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Saint Catherine of Siena: how to receive the Eucharist more worthily
Holy Communion is a daily renewal of our covenant of love with the Lord. As we receive Communion each day, we receive the graces needed to deepen the commitment of our vocation.
How can we best experience all these wonderful effects of receiving Holy Communion in our lives?
St Catherine of Siena, a 14th-century mystic and Doctor of the Church, devotes several chapters in her book, The Dialogue, to the mystery of the Eucharist.
Catherine, who lived for many years solely on the Eucharist, encourages us to receive Holy Communion as frequently as possible, and guides us in ways of making it fruitful for our spiritual lives. She explains four qualities, or attitudes of heart, that help deepen our reception of the Eucharist: faith, love, desire and conversion.
Faith, one of the great gifts of baptism and the foundation of the spiritual life, is the most essential and necessary disposition for a fruitful Communion. A living faith believes in the Trinity's personal love for each of us. St Augustine's faith led him to say, "God cares for each of us as if he alone existed, and for all of us as if we were but one." Jesus loves us to the point of death and beyond, for he continues to give himself to us under the appearance of bread and wine.
Catherine urges us to a faith that believes Jesus is totally and truly present in the Blessed Sacrament. This Jesus wants to be intimately united with us so we can share in his divine life. We must believe. "And if we do not, for our faith is weak and tiny, what then?" asks Catherine. We should pray that each Holy Communion will increase our mustard-seed faith.
Faith leads to love, the second quality. We were created to love and to be loved. When we see how much we are loved by God, the only adequate response is to love in return. A lover wants to be with the beloved; Jesus wants to be with us, to be within us.
The best way we can express a free, self-giving love for God is through love of neighbour. The Eucharist is the self-giving love of the Saviour. Fruitful reception of Holy Communion deepens our love for God and neighbour.
The third disposition we need is desire. Catherine said our human actions are finite, but our desires can be infinite. We can, and should, desire God Himself, because He desires us.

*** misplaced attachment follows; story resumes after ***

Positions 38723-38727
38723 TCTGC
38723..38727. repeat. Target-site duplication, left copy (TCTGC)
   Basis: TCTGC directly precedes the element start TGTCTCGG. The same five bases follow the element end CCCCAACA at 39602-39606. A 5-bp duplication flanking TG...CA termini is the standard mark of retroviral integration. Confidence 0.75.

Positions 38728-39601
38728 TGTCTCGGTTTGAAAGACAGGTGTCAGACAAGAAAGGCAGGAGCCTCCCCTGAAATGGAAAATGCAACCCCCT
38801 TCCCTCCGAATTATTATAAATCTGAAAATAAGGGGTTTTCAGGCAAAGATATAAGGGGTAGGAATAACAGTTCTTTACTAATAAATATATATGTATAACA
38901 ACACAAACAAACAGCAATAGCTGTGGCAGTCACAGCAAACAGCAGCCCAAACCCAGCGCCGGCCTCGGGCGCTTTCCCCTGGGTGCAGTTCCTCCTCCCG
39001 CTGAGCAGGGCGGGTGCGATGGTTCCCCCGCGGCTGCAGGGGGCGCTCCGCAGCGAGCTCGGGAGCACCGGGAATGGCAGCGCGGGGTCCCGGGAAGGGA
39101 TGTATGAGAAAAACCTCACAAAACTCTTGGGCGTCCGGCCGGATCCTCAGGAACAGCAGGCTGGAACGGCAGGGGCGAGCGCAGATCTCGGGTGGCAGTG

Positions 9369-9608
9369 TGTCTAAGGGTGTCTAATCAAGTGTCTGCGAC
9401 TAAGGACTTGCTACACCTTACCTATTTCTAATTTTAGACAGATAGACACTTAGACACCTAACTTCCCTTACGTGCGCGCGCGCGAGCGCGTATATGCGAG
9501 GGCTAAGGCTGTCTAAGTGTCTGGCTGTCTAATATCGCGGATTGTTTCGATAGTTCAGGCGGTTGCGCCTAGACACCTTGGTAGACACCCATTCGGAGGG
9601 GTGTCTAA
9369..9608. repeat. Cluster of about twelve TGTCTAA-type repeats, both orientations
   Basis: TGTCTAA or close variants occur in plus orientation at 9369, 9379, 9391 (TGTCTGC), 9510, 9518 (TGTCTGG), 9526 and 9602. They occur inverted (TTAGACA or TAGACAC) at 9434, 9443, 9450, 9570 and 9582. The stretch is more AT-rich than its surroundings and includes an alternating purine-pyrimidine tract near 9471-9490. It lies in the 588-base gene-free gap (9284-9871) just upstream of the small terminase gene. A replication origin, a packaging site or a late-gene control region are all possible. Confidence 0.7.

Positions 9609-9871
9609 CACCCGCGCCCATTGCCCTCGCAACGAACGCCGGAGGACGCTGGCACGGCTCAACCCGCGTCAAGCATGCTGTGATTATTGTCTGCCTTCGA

If we do not expect much from Holy Communion, we won't receive much. Everyone receives the same amount, but some grow spiritually, while others do not. Catherine explains that this is due to each one's desire for God. We can desire, and receive as we are able, the fullness of God!
The deepest desires of our hearts are from the Holy Spirit. Catherine would have us stir up desires for virtue, the gifts of the Spirit, holiness, union with God.
Desire determines the spiritual fruitfulness of Holy Communion. Desire for God will direct all our actions toward giving Him honour and glory, not only at Mass, but also during each moment of the day.
The first three attitudes need the fourth: ongoing conversion from sin and its tendencies. As we advance in faith, love and desire, the Spirit reveals more clearly our shortcomings. We see how much more we need to change. Conversion is a process of growth, moving forward, step by step. We turn away from our old ways of living and begin thinking and acting like the Person we have received in Holy Communion.
Catherine usually expressed herself in simple images so everyone would understand her. She used the image of a candle in describing the dispositions necessary to receive Holy Communion. Its gentle, warm glow is an image rich with meaning for Catholics, because every tabernacle in the world is indicated by a burning candle.
Catherine points out that the wick must penetrate the core of the entire candle or it will not burn correctly or completely. It will stop where the wick stops, or become deformed if the wick is not straight. So, too, our faith must be straight, steady, consistent, permeating our entire lives. The wick of faith penetrates the candle so it can burn with the fire of love.
Sins are like water thrown on the flame. Instead of a rich warm glow, there is a hiss, smoke and death. The flame needs to be dried by the fire of true contrition and confession of sin. Conversion returns the warmth of faith, love and desire.
Catherine offers us a further way to remember the qualities needed for a fruitful Holy Communion. Conversion purifies us so we can see the Blessed Sacrament with the eyes of faith, receive it with the hands of love and taste it with the spiritual sense of holy desire.
People who love the Eucharist and attend Mass frequently realise that only the Holy Spirit can stir up our desire for Jesus. For those of us who do not experience this spiritual hunger, it is never too late to turn to the Spirit in prayer.
This article, here shortened, first appeared in 'Our Sunday Visitor,' a US Catholic weekly. Sr Mary Jeremiah is a member of the Dominican community at the Monastery of the Infant Jesus in Lufkin, Texas.
Reprinted from AD2000 Vol 14 No 8 (September 2001), p. 20
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